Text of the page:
Final Assignment: “Why I enjoy photography”
Here it is the paragraph I made for the final assignment, titled “Why I enjoy photography”.
I have been enjoying photography for nearly ten years. When you practice an activity for so long, it comes the time to reflect about the reasons of this sustained interest. Thinking about the “whys” can make your practice more conscious, and rekindle the enjoyment.
I am not a professional photographer. I started late, in my thirties, with a small digital camera. Then I experimented with a used single lens reflex and films; in those years serious digital photography was still expensive. Nowadays I use only digital cameras. I mainly photograph the landscape around my hometown: the sea, the country, the hills. Occasionally I photograph still-life and portraits, in the comfort of my house.
Why I started photography? I think mainly for the technical challenge. If you want to get serious about photography, and not only clicking a button and let the camera do all the work, you have to learn some photography techniques: composition, exposition, lens formats, and many other concepts. With digital photography, you have a whole lot of techniques and software to learn. I select and organize my photos. I correct and retouch them, and then I share them on social media sites. But I’m not content to watch my photos on a computer screen. I print my best photos and collect them in do-it-yourself books. You can see that there is lot to learn, and a lot of fun for a technically inclined person such me.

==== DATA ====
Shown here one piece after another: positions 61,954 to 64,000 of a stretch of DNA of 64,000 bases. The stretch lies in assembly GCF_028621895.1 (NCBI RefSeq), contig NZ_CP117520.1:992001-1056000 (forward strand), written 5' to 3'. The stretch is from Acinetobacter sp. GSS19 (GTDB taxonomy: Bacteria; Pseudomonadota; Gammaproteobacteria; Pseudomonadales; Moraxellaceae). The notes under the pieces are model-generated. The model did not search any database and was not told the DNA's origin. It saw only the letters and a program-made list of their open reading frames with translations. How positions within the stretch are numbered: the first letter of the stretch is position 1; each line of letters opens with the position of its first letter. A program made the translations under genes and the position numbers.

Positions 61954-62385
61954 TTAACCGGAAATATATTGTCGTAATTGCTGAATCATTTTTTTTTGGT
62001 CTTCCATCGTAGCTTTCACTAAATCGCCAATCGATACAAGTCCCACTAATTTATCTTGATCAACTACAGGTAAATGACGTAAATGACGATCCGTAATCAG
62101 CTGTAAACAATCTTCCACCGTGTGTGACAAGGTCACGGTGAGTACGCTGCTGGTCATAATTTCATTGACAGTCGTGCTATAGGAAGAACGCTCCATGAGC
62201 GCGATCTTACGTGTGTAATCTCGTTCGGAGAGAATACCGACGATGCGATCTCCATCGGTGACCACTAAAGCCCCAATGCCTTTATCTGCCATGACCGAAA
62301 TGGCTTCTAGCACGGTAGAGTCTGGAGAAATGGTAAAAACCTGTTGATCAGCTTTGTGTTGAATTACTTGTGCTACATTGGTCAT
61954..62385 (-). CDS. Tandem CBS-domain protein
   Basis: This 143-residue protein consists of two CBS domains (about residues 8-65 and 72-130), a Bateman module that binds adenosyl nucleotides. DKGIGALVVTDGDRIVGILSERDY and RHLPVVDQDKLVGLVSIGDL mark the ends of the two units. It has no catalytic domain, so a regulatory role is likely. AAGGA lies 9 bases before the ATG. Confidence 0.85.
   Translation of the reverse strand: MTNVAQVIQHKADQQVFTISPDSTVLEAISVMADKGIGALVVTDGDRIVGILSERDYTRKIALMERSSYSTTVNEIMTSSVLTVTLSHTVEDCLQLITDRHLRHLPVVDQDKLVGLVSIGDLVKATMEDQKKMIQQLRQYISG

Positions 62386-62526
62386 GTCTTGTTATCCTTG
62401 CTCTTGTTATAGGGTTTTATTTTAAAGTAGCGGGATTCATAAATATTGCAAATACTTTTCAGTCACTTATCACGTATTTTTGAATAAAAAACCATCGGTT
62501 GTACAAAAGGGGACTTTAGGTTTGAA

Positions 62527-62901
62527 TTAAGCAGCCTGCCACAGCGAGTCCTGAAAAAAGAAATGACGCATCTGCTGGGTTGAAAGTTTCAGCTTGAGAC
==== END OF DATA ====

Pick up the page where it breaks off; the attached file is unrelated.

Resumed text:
But photography is not only techniques. Photography is a form of art. With photography I can create something new that express my unique way to see the world, or I can aspire to doing so with time and effort. And even if I will never succeed at art creation, I can nonetheless learn about it, by studying the history of photography and the past and present masters: Henri Cartier-Bresson, Richard Avedon, Ansel Adams, and many others.
It may sound funny, but photography could even be “therapeutic”. When I wander around to takes photos, at my own pace, without distraction, concentrated on the world around me, I forget the hustle and bustle of everyday life. It is relaxing and energizing.
Finally, I have to say that photography is useful. But this doesn’t come as a surprise. When there is a family gathering, a travel or some special moments you want to remember, it is useful to have the skill to take a good photo, and sometime a beautiful one. And when your friends or your family needs a photo for a social media site, such Facebook, Google+ or LinkedIn, it is rewarding to help them at the best of your possibilities.
I practice photography for the technical and artistic challenge, because it is a relaxing activity and it is useful in the everyday life. Photography is an activity that will hardly bore me, and I am sure I will enjoy it for years to come.